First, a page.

Baltic capitals duel for European WiFi crown
The Estonian tech-hub city of Tallinn has long laid claim to the title of WiFi capital of Europe - but now it has a challenger.
A Baltic rival has emerged in Latvia, whose capital Riga launched a war of words this week as it seeks to overtake its neighbour in all things Internet.
City authorities teamed up with Latvia's state-owned Lattelecom telecoms company to buy billboards leading into Riga with the words "European capital of Wifi" cheekily emblazoned across the front.
Statements from city hall followed, pointing out that Riga has one free Wifi zone for every 750 residents, compared to one for every 1,263 in Tallinn.
At the unveiling of the billboards, Riga Mayor Nils Usakovs crowed that his city has "surpassed other European cities in free WiFi coverage".
Lattelecom CEO Juris Gulbis hailed Latvia as an emerging European "WiFi superpower" for the 4,000 free points dotted across the country of two million.
While the sheer numbers of free WiFi points in European metropolises like London or Paris dwarf those in both Baltic capitals, Riga now claims to trump the rest—especially its northern neighbour—on a per capita basis.
Officials in the Estonian capital are not amused.
After all, their city gave birth to Skype, hosts NATO's elite cyber-defence centre and claims to offer the highest number of public e-services on the planet.
Vaino Olev, Tallinn City Council's head of IT services leapt to defend his city's high tech credentials.
In a subtle dig at Riga's supposed modernity, Olev also suggested that free WiFi is actually yesterday's news.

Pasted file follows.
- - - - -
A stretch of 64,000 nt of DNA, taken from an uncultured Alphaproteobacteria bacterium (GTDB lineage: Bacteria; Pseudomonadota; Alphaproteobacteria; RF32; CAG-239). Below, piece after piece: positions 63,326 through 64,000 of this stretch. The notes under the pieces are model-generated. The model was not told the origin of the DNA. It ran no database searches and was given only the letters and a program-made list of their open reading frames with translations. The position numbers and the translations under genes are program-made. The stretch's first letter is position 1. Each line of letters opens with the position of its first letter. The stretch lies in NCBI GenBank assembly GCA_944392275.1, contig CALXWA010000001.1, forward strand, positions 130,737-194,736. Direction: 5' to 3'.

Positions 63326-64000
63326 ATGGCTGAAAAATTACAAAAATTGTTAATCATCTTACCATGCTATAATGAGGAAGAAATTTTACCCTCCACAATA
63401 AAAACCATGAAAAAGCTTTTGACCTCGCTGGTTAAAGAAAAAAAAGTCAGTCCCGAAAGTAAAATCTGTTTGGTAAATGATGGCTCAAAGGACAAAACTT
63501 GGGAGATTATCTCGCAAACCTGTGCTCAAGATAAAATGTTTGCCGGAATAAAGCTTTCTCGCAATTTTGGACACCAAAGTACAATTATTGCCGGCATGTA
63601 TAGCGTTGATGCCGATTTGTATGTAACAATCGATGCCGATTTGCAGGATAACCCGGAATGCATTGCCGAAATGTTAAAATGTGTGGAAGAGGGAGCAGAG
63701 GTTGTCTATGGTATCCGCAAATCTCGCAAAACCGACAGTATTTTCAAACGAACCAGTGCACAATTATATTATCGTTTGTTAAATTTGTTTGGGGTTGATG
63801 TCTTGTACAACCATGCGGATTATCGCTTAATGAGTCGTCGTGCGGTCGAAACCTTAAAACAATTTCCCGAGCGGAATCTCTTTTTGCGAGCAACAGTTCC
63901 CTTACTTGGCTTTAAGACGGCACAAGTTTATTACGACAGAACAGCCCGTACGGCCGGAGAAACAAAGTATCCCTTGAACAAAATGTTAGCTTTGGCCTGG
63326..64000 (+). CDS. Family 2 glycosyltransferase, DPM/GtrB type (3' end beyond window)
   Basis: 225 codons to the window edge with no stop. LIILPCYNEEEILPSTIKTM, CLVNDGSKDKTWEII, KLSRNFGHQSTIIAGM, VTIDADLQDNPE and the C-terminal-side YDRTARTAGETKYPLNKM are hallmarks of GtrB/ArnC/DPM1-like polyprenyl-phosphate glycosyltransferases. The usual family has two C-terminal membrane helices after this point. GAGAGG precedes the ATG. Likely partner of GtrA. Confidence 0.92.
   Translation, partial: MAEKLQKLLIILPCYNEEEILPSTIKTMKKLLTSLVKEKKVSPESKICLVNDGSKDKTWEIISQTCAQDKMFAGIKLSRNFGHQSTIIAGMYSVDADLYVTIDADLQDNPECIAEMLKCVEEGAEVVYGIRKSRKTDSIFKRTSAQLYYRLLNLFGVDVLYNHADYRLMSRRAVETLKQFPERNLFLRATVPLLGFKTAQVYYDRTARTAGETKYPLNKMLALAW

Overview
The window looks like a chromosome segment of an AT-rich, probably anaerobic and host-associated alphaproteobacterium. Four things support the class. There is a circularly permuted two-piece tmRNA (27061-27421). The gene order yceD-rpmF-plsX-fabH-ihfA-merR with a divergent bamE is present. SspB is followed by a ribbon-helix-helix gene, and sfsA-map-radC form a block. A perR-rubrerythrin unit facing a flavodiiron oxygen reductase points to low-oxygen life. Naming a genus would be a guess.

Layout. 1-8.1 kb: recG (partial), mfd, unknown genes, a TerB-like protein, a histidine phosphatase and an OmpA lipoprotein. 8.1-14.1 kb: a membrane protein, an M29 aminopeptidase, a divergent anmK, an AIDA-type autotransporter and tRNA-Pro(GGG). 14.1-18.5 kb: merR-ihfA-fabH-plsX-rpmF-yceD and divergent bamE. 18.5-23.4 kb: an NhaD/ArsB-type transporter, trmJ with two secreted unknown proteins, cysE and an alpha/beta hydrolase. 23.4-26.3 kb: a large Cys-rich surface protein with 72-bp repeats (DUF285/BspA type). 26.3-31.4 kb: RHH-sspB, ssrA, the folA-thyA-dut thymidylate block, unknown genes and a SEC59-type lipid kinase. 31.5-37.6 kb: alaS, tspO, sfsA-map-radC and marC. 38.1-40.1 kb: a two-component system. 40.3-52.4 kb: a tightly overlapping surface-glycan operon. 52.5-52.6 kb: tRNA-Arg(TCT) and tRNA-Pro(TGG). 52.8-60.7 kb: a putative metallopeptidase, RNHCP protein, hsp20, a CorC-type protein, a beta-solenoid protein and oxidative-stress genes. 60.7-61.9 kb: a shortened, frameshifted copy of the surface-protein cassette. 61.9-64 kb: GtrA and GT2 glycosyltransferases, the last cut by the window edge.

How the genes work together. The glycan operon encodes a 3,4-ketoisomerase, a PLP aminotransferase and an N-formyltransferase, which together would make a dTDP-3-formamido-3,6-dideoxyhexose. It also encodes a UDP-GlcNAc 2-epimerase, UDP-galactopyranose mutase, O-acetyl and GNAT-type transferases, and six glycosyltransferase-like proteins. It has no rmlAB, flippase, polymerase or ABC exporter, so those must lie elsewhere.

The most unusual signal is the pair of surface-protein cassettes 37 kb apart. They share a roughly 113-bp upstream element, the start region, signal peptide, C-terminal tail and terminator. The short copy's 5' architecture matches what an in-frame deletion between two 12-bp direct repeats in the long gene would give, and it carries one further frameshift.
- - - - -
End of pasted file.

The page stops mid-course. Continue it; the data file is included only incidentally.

"This sounds more like Riga has set an ambitious goal for itself," he told AFP.
"Due to the booming popularity of smart devices among city residents, the number of WiFi areas in Tallinn has stabilised rather than increased - interest in public free WiFi has diminished," he said.
"This, of course, is mainly due to the local mobile phone operators offering low prices on smart phone packages. The main WiFi users in Tallinn now are tourists," Olev said.
Estonia, with its population of just 1.3 million people, has made a name for itself for being a trailblazer in technology and notably pioneered e-voting in 2005.
After five decades of Soviet rule ended in 1991, Estonia opted to use existing computer engineering facilities to go hi-tech as quickly as possible.
It earned the nickname "E-stonia" as it outstripped most other members of the European Union, which it joined in 2004.
Officials in Latvia have watched Estonia's success closely, and have responded by investing heavily in infrastructure in a bid to spur growth.
© 2014 AFP